Let us hope that the upcoming elections will not devolve into a civil war. The verbal jousting, which has always been normal in such circumstances, now includes intimidation, blackmail and all kinds of threats. The era of measured replies is over. Worse, physical assaults, which used to be limited, seem to have become part and parcel of the political landscape.
These are the events that fill the pages of our daily press. Commentators and self-appointed “opinion leaders” parade before microphones and cameras to take public stances and dispense their “truths,” which the next day are either corrected or contradicted. It is a real cacophony. Ethical and professional investigative journalism remains in its infancy. Impressions and hunches often take precedence over rigorously supported arguments. For example, it is being said that Qatar will be allowed to fleece our economy in exchange for a few dollars for the ruling party. That may or may not be true but what is really known about the heads of capital in this small emirate, which is not known for its industrial know-how nor for its ability to transfer technology? Almost nothing.
Not only should “all violence” be condemned, but also specifically the insidious, sneaky and treacherous kind of violence targeting the most vulnerable people. The instances of such violence are too many to list but they are so rarely publicized, analyzed and explained, that they are quickly forgotten.
One piece of information chases another until, as if by magic, they all end up pointing to the only concern of the moment: the next election, which some call “decisive” and others call “historic.”
Everything is being ignored in favor of “creating” favorable power relations that will have to decide whether they are in favor of renewing the troika, forming a republican coalition, forming a popular front, or, finally, forming yet another “third way.” The choices are many. The undecided voters should not be concerned since even more choices are expected to emerge.
Do not get me wrong, this mockery will not be spared by history, which, as everyone knows, does not forgive the vanquished.
This phenomenon finds itself inexorably and unconsciously driven only by the electoral concern. But in addition to asking ourselves why something should be done, are we asking ourselves how it should be done?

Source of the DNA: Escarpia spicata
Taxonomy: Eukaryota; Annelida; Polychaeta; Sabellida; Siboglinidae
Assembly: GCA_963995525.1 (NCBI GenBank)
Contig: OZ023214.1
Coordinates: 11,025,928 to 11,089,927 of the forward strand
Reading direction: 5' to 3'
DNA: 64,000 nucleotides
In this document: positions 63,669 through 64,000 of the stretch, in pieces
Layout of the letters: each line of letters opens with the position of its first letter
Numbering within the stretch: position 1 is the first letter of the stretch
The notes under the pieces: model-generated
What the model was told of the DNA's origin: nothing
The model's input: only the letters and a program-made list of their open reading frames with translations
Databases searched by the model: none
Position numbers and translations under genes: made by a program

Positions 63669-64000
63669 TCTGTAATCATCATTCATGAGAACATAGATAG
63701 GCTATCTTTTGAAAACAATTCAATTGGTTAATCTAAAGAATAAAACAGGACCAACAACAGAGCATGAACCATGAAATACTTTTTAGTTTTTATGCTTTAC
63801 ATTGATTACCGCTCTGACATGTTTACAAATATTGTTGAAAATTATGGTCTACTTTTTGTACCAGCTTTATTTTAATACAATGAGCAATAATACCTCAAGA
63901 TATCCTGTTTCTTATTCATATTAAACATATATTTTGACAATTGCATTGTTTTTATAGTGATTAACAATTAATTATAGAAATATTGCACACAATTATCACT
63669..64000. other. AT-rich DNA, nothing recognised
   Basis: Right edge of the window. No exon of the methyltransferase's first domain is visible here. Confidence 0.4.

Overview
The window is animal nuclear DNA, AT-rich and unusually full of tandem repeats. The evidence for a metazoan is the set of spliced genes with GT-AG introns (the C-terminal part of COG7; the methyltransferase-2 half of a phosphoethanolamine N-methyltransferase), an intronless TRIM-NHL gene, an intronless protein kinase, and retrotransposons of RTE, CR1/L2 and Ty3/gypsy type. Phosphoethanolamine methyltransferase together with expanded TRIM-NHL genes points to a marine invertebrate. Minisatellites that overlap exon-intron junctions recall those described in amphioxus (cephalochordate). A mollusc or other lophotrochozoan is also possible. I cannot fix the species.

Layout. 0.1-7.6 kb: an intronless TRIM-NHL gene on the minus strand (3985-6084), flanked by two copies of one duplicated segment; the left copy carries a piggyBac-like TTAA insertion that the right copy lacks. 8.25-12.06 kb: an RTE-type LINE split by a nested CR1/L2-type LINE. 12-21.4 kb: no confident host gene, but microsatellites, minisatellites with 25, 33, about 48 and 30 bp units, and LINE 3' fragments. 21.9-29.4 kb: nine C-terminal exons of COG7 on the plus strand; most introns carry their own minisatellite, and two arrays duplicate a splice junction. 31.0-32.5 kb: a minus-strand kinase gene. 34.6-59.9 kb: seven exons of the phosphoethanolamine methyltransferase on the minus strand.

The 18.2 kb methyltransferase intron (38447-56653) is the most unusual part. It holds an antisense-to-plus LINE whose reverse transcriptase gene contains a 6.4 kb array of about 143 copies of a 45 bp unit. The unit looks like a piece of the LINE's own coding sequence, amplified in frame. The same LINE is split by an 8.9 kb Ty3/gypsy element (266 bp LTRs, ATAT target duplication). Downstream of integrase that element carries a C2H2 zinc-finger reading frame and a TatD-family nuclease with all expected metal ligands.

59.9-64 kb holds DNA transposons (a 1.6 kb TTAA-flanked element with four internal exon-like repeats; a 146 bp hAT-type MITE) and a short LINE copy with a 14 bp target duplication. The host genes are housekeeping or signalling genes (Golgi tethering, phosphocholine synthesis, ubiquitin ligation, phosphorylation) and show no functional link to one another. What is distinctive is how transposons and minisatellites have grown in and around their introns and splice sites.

Everybody knows that Islamism — in its various components and in the shape it is today — is unable to meet the country’s challenges. The ideological constants of “social morality” and “economic liberalism,” to which Islamism subscribes (albeit sometimes reluctantly), is preventing it from imagining other “possibilities.” This evidence that battered the “provisional authorities” is in disarray.
New battlefronts are opening up: water conflicts, public markets, women, artists, journalists, etc. We are stunned and speechless to see the old regime’s methods returning: haphazard dismissals and appointments, the reactivation of old methods to ensure public order, and compromises and arrangements with the remnants of the old regime.
Test balloons and procrastination, which are sometimes followed by undeclared but obvious setbacks, are shrinking the room to maneuver. The Islamists are trying to hold on to their gains.
Machiavelli argued that the three pillars of power were religion, the army, and the law. The majority party has religion covered. It is the safest and most effective ideology in a country such as ours. The fact remains that many of our citizens fear God more than anything. And as long as the Islamists and their allies give religion a modern look, they will continue to benefit.
The army pillar (in the sense that the authority controls the devices of coercion) is clearly not under their control. The chain of command is not working properly despite high-level appointments. The army is not yet the “the big mute” it should be.
The third pillar is the law. The difficulty of making a law above all laws [the constitution] is proof that large sections of society distrust the Islamists.
The movement has lost nothing yet, but its electoral legitimacy is fraying. Procrastination and corruption are shrinking its room to maneuver.
Those who have been disappointed are seeking an alternative. They are trying to unite. After the attempts at reconciliation, there is a need for alliances, fronts, and electoral agreements. Large urban factions are urging the formation of such alliances. Let us admit that the various oppositions have never been so explicit about that “urgent need” as they are today.
But the young popular front is attempting to rally whom exactly? Nida Tounès has decided to form a political force and is calling for unity around common values. One must be a very poor political observer to believe that that would be enough to convince “the masses.” Relying solely on the protest vote could well turn out to be a fatal political mistake.
The neutrals, the champions of the third way, have also become part of the political landscape. Should they be called the center-center or center-left?
And what about the social perspective? There is nothing really new here but they are telling us to be patient and that it will come later. Opinion polls and studies are being done. Some political scientists say that there are places for three or four political parties. But the places are very expensive, which is not surprising. The confrontations are expected to become sharper and more violent!